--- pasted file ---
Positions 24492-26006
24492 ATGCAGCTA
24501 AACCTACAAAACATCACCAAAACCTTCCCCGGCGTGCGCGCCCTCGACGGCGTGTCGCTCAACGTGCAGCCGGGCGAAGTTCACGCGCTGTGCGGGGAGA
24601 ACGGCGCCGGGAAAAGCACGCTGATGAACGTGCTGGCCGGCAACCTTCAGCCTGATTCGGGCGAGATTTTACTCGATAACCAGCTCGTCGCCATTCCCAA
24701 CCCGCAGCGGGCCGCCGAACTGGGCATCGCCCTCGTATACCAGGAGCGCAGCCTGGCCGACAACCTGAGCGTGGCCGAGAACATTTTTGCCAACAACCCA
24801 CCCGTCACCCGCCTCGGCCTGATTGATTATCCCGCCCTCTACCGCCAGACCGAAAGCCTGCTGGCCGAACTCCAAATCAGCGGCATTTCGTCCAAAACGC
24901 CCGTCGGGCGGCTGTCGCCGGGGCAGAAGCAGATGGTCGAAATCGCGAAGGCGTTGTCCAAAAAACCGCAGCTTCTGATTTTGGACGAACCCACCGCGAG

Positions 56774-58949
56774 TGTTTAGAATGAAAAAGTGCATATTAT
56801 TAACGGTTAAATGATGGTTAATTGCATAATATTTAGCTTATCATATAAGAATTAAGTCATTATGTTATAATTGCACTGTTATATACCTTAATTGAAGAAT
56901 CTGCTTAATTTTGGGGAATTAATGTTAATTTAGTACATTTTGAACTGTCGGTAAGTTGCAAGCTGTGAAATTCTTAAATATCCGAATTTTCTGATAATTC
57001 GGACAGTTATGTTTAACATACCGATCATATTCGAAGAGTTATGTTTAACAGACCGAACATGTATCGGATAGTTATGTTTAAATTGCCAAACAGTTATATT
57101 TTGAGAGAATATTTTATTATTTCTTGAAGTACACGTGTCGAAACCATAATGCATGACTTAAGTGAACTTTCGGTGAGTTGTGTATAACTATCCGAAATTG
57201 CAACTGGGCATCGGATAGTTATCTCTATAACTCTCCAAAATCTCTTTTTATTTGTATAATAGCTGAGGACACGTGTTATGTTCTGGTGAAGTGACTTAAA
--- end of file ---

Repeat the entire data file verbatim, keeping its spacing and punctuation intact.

Positions 24492-26006
24492 ATGCAGCTA
24501 AACCTACAAAACATCACCAAAACCTTCCCCGGCGTGCGCGCCCTCGACGGCGTGTCGCTCAACGTGCAGCCGGGCGAAGTTCACGCGCTGTGCGGGGAGA
24601 ACGGCGCCGGGAAAAGCACGCTGATGAACGTGCTGGCCGGCAACCTTCAGCCTGATTCGGGCGAGATTTTACTCGATAACCAGCTCGTCGCCATTCCCAA
24701 CCCGCAGCGGGCCGCCGAACTGGGCATCGCCCTCGTATACCAGGAGCGCAGCCTGGCCGACAACCTGAGCGTGGCCGAGAACATTTTTGCCAACAACCCA
24801 CCCGTCACCCGCCTCGGCCTGATTGATTATCCCGCCCTCTACCGCCAGACCGAAAGCCTGCTGGCCGAACTCCAAATCAGCGGCATTTCGTCCAAAACGC
24901 CCGTCGGGCGGCTGTCGCCGGGGCAGAAGCAGATGGTCGAAATCGCGAAGGCGTTGTCCAAAAAACCGCAGCTTCTGATTTTGGACGAACCCACCGCGAG

Positions 56774-58949
56774 TGTTTAGAATGAAAAAGTGCATATTAT
56801 TAACGGTTAAATGATGGTTAATTGCATAATATTTAGCTTATCATATAAGAATTAAGTCATTATGTTATAATTGCACTGTTATATACCTTAATTGAAGAAT
56901 CTGCTTAATTTTGGGGAATTAATGTTAATTTAGTACATTTTGAACTGTCGGTAAGTTGCAAGCTGTGAAATTCTTAAATATCCGAATTTTCTGATAATTC
57001 GGACAGTTATGTTTAACATACCGATCATATTCGAAGAGTTATGTTTAACAGACCGAACATGTATCGGATAGTTATGTTTAAATTGCCAAACAGTTATATT
57101 TTGAGAGAATATTTTATTATTTCTTGAAGTACACGTGTCGAAACCATAATGCATGACTTAAGTGAACTTTCGGTGAGTTGTGTATAACTATCCGAAATTG
57201 CAACTGGGCATCGGATAGTTATCTCTATAACTCTCCAAAATCTCTTTTTATTTGTATAATAGCTGAGGACACGTGTTATGTTCTGGTGAAGTGACTTAAA